"With the reunion, I'm hoping it can help all of us put the Vietnam experience to rest," she said. "It's such a painful chapter in the history of our country -- families were torn apart. There were mistakes all over that war, but when I look at Tim, I see living proof of one thing that was really done right."
Years after Holtan became Tim's mother, she became the director of adoptions for Tressler Adoption Services, which was involved in the babylifts and is a reunion sponsor. The Holtans live in a converted mill house in Whiteford, a suburb near the Maryland-Pennsylvania border. In Tim's third-story bedroom, Budweiser girls and Bruce Lee adorn his walls.
"Bruce Lee is my hero. He's the only Asian guy who beat up white guys on TV and got back at them," Tim said. "You grow up in elementary school hearing racial slurs. And in middle school they get stronger."
The only other Asian people in his classes were his brother and sister, Seth and Kimberly, both 26, and both adopted from Korea after Tim. The Holtans also have two biological children, Meredith, 22, and Erin, 21.
Barbara and Andy Holtan have never been to Vietnam, but Tim went back and spent two years volunteering in an orphanage in Saigon. First he ran errands and did clerical work. As he learned the language, he started translating for American families.
His time in Vietnam helped him resolve some of his feelings about the war and himself.
"It wasn't right or wrong for the U.S. to be there. It happened and you have to accept that," he said. "The Vietnamese have moved on, they don't hold grudges. Americans are more closed-minded about it."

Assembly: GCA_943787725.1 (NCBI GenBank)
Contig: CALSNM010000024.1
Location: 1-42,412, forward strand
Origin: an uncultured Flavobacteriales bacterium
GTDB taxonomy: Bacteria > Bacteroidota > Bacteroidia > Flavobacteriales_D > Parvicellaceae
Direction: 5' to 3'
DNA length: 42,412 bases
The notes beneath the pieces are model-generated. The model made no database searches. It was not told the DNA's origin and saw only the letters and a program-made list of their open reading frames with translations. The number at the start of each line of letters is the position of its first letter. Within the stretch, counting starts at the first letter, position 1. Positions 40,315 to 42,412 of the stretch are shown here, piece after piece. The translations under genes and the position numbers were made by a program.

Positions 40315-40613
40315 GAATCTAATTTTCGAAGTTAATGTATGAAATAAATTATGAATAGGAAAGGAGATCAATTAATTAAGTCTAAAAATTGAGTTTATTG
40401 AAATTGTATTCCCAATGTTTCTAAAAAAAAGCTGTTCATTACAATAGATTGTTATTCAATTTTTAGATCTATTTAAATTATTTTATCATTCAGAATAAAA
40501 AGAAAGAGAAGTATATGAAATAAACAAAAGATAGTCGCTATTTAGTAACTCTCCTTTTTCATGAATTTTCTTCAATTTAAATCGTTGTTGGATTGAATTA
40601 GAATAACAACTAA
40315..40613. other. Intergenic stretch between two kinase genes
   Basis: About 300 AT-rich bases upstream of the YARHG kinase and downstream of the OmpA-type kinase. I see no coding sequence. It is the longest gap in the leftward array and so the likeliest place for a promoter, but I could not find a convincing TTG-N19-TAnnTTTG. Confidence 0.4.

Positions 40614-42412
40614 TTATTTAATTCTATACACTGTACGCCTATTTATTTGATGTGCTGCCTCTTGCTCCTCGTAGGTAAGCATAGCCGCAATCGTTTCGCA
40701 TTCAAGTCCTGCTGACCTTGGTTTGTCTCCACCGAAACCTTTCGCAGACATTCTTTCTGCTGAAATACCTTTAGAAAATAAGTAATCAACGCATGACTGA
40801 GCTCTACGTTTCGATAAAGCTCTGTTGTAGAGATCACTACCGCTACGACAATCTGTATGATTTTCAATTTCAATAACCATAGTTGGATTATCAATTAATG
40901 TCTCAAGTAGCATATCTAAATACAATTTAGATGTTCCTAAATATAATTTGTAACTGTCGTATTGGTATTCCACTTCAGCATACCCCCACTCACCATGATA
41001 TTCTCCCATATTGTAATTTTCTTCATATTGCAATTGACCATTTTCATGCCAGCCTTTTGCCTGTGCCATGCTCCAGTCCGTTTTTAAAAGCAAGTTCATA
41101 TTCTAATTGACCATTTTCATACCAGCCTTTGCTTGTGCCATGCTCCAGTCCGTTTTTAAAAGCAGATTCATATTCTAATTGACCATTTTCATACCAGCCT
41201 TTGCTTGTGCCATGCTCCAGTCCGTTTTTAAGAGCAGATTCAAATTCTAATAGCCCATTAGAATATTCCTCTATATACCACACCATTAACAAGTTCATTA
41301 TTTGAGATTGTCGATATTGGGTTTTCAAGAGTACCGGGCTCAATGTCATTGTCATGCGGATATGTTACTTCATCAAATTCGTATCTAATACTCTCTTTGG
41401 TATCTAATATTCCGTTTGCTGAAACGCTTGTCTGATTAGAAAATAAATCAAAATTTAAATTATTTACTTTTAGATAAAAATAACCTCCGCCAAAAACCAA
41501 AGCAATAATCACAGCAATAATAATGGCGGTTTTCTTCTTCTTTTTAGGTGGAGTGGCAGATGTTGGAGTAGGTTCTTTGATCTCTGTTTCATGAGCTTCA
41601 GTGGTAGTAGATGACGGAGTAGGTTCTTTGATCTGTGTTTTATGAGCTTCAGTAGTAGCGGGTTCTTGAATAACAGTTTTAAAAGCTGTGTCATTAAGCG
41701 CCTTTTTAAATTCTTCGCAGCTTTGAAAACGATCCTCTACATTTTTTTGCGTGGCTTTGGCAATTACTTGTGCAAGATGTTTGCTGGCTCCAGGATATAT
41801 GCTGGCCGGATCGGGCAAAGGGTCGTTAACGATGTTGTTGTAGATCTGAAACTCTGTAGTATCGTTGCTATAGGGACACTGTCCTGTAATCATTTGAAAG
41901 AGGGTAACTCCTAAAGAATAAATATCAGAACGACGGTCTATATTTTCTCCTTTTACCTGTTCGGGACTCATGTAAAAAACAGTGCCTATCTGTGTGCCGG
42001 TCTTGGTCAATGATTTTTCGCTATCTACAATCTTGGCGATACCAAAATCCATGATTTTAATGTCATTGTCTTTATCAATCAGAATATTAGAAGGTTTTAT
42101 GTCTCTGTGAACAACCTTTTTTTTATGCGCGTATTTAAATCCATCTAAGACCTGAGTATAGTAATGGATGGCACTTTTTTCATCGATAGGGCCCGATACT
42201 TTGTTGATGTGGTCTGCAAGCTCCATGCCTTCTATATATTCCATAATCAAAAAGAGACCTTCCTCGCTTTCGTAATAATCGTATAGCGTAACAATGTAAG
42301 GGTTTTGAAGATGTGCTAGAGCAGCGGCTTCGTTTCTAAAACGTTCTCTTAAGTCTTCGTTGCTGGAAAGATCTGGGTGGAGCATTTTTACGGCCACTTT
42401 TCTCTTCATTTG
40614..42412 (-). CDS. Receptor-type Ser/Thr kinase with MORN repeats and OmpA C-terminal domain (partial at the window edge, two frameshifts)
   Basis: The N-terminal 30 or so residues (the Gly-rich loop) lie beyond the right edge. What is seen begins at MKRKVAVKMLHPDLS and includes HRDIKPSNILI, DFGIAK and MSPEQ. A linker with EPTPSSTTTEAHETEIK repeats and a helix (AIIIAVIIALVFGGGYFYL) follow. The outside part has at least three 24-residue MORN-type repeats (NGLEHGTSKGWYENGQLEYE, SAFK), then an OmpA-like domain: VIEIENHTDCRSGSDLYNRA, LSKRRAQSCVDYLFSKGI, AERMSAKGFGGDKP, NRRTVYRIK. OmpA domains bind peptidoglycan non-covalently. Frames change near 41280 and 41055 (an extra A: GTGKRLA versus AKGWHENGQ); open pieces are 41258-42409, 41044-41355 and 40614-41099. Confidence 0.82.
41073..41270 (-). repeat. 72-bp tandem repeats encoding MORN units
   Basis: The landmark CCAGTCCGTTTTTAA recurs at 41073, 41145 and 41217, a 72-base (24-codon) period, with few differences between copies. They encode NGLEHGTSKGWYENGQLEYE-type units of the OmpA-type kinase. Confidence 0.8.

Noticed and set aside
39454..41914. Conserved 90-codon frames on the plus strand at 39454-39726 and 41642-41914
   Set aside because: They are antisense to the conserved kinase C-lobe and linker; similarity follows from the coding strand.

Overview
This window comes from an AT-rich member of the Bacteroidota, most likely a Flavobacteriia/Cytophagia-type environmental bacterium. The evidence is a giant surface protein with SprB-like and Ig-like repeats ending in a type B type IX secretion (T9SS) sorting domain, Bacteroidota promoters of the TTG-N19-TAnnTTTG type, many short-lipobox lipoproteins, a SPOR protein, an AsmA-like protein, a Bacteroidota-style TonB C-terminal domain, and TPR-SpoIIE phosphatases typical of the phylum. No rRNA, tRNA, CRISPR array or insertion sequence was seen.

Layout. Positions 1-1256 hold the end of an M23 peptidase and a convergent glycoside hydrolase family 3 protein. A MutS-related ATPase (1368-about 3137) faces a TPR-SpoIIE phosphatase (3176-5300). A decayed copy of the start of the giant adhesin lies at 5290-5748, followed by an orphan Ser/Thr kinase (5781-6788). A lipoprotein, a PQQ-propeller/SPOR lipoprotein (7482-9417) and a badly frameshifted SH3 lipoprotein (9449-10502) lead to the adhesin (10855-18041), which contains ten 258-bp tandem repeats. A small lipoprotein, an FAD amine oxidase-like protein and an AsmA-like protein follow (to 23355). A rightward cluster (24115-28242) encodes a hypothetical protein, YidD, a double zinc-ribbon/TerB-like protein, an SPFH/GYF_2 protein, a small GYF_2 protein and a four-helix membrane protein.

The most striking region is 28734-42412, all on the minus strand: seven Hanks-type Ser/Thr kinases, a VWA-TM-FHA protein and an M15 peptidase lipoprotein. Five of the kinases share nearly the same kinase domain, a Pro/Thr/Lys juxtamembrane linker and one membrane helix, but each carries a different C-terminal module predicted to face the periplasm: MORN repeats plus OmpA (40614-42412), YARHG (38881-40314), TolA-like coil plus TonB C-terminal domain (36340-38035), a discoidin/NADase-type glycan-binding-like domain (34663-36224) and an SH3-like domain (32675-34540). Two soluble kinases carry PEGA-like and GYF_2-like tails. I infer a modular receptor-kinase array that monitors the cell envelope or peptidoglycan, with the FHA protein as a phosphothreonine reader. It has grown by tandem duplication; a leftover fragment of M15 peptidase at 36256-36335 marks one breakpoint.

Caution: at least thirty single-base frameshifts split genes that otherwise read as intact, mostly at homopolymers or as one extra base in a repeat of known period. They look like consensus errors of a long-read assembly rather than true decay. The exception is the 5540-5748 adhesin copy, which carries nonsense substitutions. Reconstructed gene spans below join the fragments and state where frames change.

In Vietnam, he was known as a Viet Kieu, meaning "overseas Vietnamese" and was accepted by the country he left as a toddler. He went to the fishing village of Vinh Long, where he was born, and unsuccessfully tried to find his birth record.
"I looked around and that was enough. After I saw where I was born, I could accept it," he said. "It was nice to be in a place where everybody looked like me. I didn't get funny looks for being the only minority in the room."
Tisdale, the baby-lift worker now living in Seattle, went back, too. But her experience was troubling. .
In 1975, she had to leave behind about 200 children from the orphanage behind because they were too old to leave the country -- Vietnamese law allowed the overseas adoption of only children under 10
Twenty years later, Tisdale found about 60 of the children from her Saigon orphanage who stayed in the city.
"They basically grew up in the street; they're not doing well," she said. "It's a very sad situation."